Although a Department of Agriculture had been established in 1890 under the control of the Secretary for Mines, a separate autonomous Department was not established until after the passing of the Department of Agriculture Act 1907 (Act No.6, 1907) on 27 November 1907. (1)
Under the Department of Agriculture Act 1907, the Office of the Minister of Agriculture was established on 22 January 1908 and responsibility for agricultural legislation was transferred to the Minister on the same day. (2) Also on 22 January 1908, the Director and Government Statistician of the Intelligence Department and Bureau of Statistics, Henry Anderson, was appointed Acting Under Secretary and Director of the Department of Agriculture. (3)
On 22 January 1908, the Department of Agriculture became a separate Department responsible for the rural industry in general, administering policy and Acts of Parliament relating to rural industries. Four of the Department’s main functions were research, education, advice, and regulation.
On 1 June 1908 the Bureau of Microbiology was established by the Government. The Bureau assumed the responsibility for bacteriology which had previously been the responsibility of the various botanical, zoological and dairy experts employed by the Department. In his report for the year ended 30 June, 1908 the Under Secretary of Agriculture commented as follows: " In pursuance of the policy of the Government, the whole of the work connected with Bacteriology, which is of such great value in all branches of agriculture, has been transferred to the Bureau of Microbiology established under the Directorship of Dr Tidswell. We expect that much valuable original work will be done with regard to the problem of soil fertility, manufacture of butter, cheese, and wine, and many other questions which are connected with the presence or absence of micro-organisms in the soil and the various products thereof. A large portion of Dr Tidswell's work will concern this Department, and the result should be of great value in directing the field work on all our farms." (4)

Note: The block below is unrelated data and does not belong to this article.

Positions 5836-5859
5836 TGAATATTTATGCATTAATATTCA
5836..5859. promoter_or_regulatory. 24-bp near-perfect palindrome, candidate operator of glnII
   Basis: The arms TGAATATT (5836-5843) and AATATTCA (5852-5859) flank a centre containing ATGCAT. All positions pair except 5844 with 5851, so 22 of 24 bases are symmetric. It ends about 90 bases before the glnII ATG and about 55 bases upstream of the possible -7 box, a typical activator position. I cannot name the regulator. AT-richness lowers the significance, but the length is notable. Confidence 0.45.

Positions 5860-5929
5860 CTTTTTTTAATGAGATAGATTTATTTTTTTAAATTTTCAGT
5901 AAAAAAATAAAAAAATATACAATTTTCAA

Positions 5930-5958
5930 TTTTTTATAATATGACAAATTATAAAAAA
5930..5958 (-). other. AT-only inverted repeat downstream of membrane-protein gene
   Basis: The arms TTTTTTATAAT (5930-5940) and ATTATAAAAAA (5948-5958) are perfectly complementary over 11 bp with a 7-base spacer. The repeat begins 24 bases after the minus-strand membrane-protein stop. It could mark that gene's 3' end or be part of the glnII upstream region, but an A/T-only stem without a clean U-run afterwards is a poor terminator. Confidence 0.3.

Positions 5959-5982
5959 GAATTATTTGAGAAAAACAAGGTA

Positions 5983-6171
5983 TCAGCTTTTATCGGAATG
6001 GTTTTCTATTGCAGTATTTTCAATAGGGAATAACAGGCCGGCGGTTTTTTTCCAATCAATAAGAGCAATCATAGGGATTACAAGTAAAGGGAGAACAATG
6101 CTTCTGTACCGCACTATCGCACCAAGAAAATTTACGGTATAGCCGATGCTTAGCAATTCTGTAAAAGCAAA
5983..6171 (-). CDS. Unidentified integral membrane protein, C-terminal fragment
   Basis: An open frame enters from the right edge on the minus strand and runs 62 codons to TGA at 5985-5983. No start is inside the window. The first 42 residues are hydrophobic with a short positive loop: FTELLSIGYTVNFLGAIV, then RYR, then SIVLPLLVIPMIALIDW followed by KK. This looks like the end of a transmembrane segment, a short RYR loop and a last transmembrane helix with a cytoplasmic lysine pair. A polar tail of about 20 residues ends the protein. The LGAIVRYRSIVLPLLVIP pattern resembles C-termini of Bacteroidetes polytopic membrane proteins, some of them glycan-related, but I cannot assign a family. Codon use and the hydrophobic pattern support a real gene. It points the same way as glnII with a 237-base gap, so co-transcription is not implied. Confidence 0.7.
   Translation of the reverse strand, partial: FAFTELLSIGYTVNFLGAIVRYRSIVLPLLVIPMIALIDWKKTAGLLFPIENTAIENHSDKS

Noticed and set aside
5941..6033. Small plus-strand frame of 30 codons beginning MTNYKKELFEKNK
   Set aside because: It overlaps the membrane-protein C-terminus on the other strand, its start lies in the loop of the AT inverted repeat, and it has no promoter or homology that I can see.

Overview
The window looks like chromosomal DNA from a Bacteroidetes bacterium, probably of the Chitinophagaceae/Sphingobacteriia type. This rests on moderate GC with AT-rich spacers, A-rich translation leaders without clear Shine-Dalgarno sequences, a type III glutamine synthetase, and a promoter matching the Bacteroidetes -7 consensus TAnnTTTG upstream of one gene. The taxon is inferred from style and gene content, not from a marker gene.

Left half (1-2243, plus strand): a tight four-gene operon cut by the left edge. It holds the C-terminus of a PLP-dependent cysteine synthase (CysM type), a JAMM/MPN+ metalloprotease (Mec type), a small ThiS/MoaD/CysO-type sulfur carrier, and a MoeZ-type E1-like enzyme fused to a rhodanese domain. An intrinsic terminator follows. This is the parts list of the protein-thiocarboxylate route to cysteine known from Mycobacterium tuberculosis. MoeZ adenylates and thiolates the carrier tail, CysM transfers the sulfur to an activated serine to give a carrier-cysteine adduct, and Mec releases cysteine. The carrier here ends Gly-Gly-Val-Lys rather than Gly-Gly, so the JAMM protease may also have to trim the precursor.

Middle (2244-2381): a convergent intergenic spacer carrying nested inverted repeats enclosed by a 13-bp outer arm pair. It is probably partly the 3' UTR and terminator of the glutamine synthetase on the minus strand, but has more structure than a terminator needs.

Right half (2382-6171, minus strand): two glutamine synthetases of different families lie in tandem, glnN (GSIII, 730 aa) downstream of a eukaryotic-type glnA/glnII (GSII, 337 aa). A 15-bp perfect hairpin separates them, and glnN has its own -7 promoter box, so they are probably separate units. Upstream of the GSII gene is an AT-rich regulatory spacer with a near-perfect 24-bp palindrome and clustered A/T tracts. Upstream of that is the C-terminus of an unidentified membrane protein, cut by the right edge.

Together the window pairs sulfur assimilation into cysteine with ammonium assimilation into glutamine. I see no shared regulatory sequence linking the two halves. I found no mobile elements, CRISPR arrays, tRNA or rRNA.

The Forestry Department, which had been a branch of the Department of Agriculture since its inception was removed on 1 November 1916, (5) when the Forestry Commission was established as a statutory corporation.
In 1940 a divisional structure was introduced in the Department whereby the previously existing 30 branches of the department were grouped into the eight divisions of Plant Industry, Horticulture, Animal Industry, Dairying, Science and Research, Marketing, Information and Extension Services and Administrative. (6) This structure remained more or less intact until the early 1980s, apart from shifts in responsibility from the Head Office to the regions.
In 1962, the Department consisted of the Director-General, the Director of Agriculture (technical), Secretary of Agriculture (non-technical), seven Divisions, the Hawkesbury and Wagga Agricultural Colleges, and the Yanco Research Station. (7) The seven Divisions were:
1) Animal Industry – research, advisory and regulatory services pertaining to diseases and pests, and livestock breeding, feeding and management; Meat Inspection Services; and Quarantine
2) Plant Industry – field and vegetable crops, pastures, seeds, weeds, plant breeding, plant introductions, agronomy research and advisory services